Original theatrical release poster
Directed bySupervising director Sequence directors
Story by
Based onDumbo, the Flying Elephant
by Helen Aberson
Harold Pearl
Produced byWalt Disney
Narrated byJohn McLeish
Music byFrank Churchill
Oliver Wallace
Distributed byRKO Radio Pictures
Release dates
  • October 23, 1941 (1941-10-23) (New York City)[1]
  • October 31, 1941 (1941-10-31) (U.S.)
Running time
64 minutes
CountryUnited States
Box office>$1.3 million (est. United States/Canada rentals, 1941)[3]

Dumbo is a 1941 American animated fantasy film produced by Walt Disney Productions and released by RKO Radio Pictures. The fourth Disney animated feature film, it is based upon the storyline written by Helen Aberson and Harold Pearl, and illustrated by Helen Durney for the prototype of a novelty toy ("Roll-a-Book").[4][5] The main character is Jumbo Jr., an elephant who is cruelly nicknamed "Dumbo", as in "dumb". He is ridiculed for his big ears, but in fact he is capable of flying by using his ears as wings. Throughout most of the film, his only true friend, aside from his mother, is the mouse, Timothy – a relationship parodying the stereotypical animosity between mice and elephants.

Made to recoup the financial losses of both Pinocchio and Fantasia, Dumbo was a deliberate pursuit of simplicity and economy for the Disney studios. At 64 minutes, it is one of Disney's shortest animated features. Sound was recorded conventionally using the RCA System. One voice was synthesized using the Sonovox system, but it, too, was recorded using the RCA System.

Dumbo was released on October 23, 1941, where it was met with critical acclaim directed towards its story, humor, visuals and music.[6] However, it has also been criticized for racist stereotyping of black people. Among the film’s lifetime accolades include an Academy Award for Best Scoring of a Musical Picture. In 2017, the film was selected for preservation in the United States National Film Registry by the Library of Congress as being "culturally, historically and aesthetically significant".[7]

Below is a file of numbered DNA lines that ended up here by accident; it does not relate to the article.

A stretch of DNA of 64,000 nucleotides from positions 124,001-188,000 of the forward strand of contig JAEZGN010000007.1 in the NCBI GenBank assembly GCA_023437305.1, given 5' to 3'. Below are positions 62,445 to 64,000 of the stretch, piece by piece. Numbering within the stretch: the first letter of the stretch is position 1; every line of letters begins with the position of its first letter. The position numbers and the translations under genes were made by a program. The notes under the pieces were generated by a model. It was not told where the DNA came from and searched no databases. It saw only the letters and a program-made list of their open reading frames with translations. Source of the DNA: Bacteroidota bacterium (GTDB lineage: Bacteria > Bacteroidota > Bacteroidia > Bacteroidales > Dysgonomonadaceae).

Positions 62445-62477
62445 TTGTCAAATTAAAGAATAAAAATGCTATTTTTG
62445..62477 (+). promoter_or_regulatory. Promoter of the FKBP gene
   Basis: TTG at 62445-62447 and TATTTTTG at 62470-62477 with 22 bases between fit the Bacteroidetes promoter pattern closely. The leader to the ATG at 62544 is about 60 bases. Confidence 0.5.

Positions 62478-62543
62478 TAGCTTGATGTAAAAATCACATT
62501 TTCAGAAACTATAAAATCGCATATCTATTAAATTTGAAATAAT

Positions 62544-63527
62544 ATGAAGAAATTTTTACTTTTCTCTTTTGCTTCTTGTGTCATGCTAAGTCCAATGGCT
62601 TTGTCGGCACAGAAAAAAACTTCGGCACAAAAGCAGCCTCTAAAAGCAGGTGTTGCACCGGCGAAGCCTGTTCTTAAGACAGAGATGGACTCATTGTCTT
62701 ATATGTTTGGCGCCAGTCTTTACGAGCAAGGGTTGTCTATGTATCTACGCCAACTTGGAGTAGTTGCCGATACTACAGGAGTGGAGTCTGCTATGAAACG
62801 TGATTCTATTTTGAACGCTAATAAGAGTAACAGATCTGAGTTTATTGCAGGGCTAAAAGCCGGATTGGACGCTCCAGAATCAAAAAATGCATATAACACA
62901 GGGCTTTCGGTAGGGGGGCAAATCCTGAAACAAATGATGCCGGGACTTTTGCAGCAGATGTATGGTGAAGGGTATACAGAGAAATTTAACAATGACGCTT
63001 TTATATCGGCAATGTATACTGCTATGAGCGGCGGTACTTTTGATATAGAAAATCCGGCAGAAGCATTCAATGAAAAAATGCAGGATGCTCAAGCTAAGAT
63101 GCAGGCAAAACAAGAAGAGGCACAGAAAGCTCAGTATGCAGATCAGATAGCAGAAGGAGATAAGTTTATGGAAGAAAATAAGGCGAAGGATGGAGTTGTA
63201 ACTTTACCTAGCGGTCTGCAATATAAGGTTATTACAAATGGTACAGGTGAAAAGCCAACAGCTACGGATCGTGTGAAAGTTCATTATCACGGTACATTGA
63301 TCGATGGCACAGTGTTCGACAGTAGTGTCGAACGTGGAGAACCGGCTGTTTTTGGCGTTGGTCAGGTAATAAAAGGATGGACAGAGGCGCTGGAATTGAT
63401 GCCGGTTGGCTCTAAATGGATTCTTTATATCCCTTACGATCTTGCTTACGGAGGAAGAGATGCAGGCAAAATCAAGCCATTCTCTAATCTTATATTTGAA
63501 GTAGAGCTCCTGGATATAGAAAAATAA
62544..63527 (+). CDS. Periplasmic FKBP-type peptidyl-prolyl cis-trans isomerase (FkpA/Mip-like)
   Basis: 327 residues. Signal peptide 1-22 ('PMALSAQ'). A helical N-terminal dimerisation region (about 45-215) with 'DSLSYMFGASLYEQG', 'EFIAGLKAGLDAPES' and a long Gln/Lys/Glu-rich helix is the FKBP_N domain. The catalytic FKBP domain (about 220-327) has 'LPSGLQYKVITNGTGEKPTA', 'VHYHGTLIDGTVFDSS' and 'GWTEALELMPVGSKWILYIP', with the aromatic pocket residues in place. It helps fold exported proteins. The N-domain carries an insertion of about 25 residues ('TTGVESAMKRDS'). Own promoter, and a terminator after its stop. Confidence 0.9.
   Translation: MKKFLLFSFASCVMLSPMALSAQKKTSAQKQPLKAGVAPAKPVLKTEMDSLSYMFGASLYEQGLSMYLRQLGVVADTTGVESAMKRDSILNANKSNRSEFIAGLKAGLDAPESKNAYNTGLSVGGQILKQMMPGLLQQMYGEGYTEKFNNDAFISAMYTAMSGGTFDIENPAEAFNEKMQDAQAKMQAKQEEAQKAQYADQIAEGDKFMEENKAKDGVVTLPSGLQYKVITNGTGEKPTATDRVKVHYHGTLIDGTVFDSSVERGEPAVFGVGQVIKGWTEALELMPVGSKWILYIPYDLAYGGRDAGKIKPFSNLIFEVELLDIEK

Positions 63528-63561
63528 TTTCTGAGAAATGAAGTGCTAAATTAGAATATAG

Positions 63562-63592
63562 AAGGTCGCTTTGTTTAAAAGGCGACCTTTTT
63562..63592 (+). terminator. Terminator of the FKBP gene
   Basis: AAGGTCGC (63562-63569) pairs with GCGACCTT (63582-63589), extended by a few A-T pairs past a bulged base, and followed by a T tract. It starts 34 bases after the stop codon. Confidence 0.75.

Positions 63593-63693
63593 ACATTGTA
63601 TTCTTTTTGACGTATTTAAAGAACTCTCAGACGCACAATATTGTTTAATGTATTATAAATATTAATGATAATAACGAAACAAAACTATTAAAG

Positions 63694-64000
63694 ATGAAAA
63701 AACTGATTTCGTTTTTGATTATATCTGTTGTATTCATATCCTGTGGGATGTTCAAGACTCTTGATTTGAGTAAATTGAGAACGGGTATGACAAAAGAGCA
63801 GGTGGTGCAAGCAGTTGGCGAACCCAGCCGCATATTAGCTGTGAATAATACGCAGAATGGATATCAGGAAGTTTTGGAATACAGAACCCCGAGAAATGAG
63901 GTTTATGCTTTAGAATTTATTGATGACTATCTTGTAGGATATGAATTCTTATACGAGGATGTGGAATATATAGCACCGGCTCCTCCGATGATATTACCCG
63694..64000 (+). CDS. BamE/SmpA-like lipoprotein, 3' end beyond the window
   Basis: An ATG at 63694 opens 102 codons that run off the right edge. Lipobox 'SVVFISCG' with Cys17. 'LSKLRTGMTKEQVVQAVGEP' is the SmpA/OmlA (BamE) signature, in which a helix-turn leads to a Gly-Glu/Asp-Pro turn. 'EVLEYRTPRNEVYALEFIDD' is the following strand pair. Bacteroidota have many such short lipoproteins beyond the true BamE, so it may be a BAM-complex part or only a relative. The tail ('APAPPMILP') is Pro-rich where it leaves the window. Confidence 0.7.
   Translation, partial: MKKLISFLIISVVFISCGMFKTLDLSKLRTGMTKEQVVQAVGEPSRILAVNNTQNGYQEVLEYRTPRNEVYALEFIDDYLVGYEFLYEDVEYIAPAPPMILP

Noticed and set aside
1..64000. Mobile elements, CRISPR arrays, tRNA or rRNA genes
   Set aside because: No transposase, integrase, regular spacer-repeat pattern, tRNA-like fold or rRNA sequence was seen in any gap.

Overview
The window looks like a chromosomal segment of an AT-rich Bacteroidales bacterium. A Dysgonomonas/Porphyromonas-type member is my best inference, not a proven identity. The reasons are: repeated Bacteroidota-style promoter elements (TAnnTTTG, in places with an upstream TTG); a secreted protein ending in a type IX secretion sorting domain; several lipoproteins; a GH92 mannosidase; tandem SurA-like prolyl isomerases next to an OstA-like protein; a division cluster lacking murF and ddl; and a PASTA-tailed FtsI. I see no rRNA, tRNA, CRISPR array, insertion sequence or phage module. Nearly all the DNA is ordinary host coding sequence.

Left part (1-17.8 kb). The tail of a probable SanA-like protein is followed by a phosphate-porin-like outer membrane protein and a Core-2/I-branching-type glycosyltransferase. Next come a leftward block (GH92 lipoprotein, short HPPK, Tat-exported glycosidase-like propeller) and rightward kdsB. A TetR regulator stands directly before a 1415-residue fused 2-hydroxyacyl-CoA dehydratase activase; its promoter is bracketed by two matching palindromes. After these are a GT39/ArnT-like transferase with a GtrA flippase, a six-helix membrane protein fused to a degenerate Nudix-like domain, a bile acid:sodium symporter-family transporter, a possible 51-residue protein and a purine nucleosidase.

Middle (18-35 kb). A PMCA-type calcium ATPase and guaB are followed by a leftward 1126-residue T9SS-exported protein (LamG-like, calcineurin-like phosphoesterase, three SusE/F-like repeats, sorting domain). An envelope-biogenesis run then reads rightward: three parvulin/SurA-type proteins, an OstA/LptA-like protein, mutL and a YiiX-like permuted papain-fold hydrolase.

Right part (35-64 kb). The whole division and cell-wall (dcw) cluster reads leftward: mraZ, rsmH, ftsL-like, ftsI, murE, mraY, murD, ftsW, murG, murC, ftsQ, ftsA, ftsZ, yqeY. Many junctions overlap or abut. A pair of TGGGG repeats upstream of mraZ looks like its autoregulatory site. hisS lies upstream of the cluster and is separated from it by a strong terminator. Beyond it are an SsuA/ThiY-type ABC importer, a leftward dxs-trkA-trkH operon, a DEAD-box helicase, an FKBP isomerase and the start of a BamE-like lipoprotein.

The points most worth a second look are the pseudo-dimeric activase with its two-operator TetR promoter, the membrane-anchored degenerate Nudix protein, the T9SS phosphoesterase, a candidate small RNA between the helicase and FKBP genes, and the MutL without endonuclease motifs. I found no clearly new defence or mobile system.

In the years following its release, Dumbo has enjoyed enduring popularity. Its derivative works include a popular theme park attraction, merchandise, a television series, and a live-action adaptation.

  1. ^ "Dumbo (1941)". AFI Catalog of Feature Films. Archived from the original on December 10, 2021. Retrieved May 27, 2020.
  2. ^ "Dumbo". Box Office Mojo. Archived from the original on December 9, 2012. Retrieved January 5, 2012.
  3. ^ Barrier 1999, p. 318.
  4. ^ Pace, Eric (April 10, 1999). "Helen A. Mayer, Dumbo's Creator, Dies at 91". The New York Times. Archived from the original on March 9, 2014. Retrieved September 27, 2018.
  5. ^ Barrier, Michael (February 4, 2010). "The Mysterious Dumbo Roll-A-Book". MichaelBarrier.com. Archived from the original on April 7, 2019. Retrieved September 27, 2018.
  6. ^ Barrier 2008, p. 176.
  7. ^ "2017 National Film Registry Is More Than a 'Field of Dreams'" (Press release). Library of Congress. December 13, 2017. Archived from the original on December 13, 2017. Retrieved December 13, 2017.

Powered by 654 easy search